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Reliever Justin Speier makes the most of his chances

He has given up only three earned runs and 12 hits in 18 innings of his last 18 appearances, an ERA of 1.50.

July 01, 2009|Mike DiGiovanna

ARLINGTON, TEXAS — Justin Speier was in danger of being released in early May when the veteran reliever, coming off a dreadful 2008 season in which he went 2-8 with a 5.03 earned-run average, had an 8.18 ERA in his first nine appearances.

But a rash of bullpen injuries spared Speier, and the right-hander has made the most of his second chance.

Since he gave up five runs, three hits and four walks against Toronto on May 6, Speier has given up only three earned runs and 12 hits in 18 innings of his last 18 appearances, for an ERA of 1.50.

With Scot Shields (knee surgery) out for the season and Jose Arredondo demoted to triple-A Salt Lake, Speier, who lowered his ERA to 4.03, has filled a key setup role and helped solidify a once-struggling bullpen.

The Angels still have the American League's worst bullpen ERA (5.41), but thanks to the efforts of closer Brian Fuentes and relievers Jason Bulger, Darren Oliver and Speier, they entered Tuesday with a 4-0 record and 3.51 ERA in the last 16 games.

"I feel my stuff is the same, but my location is better and I'm being more aggressive," said Speier, who was left off the team's playoff roster in October. "It's always nice to do your job."

Speier said he was not motivated by a fear of losing his job.

"I'm not fighting for my livelihood," Speier said. "I work just as hard, whether I'm pitching well or struggling, and I take the good with the bad. I enjoy baseball, but my life is way more than this game. Any time you have balance in your life, you can get through the tough times."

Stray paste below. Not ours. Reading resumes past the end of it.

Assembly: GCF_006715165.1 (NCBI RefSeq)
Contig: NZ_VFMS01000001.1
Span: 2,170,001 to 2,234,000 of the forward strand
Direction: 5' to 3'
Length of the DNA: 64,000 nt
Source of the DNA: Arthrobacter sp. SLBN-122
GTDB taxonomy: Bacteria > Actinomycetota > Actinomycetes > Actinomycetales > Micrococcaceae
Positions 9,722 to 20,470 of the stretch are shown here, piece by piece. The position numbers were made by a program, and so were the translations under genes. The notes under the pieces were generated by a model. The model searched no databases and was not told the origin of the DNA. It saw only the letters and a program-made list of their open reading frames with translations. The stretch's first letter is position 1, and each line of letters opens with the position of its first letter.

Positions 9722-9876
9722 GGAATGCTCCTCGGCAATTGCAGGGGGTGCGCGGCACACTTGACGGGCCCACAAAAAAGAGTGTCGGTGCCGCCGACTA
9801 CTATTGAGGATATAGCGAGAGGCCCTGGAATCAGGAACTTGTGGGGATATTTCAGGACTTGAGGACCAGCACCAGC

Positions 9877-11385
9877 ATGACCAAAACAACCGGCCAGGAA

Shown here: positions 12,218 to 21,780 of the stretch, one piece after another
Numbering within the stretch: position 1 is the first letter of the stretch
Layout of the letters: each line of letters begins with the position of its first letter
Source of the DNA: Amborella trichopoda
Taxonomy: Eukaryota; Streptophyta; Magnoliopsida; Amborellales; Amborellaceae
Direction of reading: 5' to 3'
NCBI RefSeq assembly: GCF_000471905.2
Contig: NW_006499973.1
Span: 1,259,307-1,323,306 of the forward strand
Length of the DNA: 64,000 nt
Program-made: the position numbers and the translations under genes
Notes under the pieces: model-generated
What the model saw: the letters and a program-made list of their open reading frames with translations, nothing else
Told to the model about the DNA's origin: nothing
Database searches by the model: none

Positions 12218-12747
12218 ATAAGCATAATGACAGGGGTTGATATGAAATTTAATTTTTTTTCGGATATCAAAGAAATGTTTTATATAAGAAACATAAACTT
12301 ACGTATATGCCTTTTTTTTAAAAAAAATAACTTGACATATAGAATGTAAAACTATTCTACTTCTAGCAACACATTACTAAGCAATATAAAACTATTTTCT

Odd man out

Ervin Santana said he felt "bueno" after throwing an aggressive 48-pitch bullpen session Tuesday, and Manager Mike Scioscia said the right-hander, on the disabled list because of an inflamed triceps, will return to the rotation this weekend against Baltimore.

That means either Matt Palmer, who is 7-1 with a 5.16 ERA in 12 games, 11 of them starts, or Sean O'Sullivan, who is 2-0 with a 3.00 ERA in three starts, will be demoted to the bullpen or triple-A.

O'Sullivan appears to have the edge over Palmer because he is throwing the ball better right now. Palmer has a 7.36 ERA in his last four starts and has won in large part because of substantial run support -- the Angels have scored 59 runs in his seven wins.

O'Sullivan has given up only 17 hits in 18 innings of his three starts, striking out 13 and walking six.

Red Haren?

The Angels, according to a report, were rebuffed in their attempts to engage Arizona in serious talks to acquire right-hander Dan Haren, who leads the National League with a 2.25 ERA.

A strong return by Santana would mitigate the need for another starter, but there is no guarantee Santana, who is 1-3 with a 7.47 ERA and missed six weeks because of an elbow ligament sprain, will regain his 2008 All-Star form.

A deal for Haren also makes long-term sense for the Angels, who could lose ace John Lackey to free agency this winter. Haren is signed for $33.75 million through 2012. But the Diamondbacks view Haren as an ace and would have to be overwhelmed with an offer to part with him.


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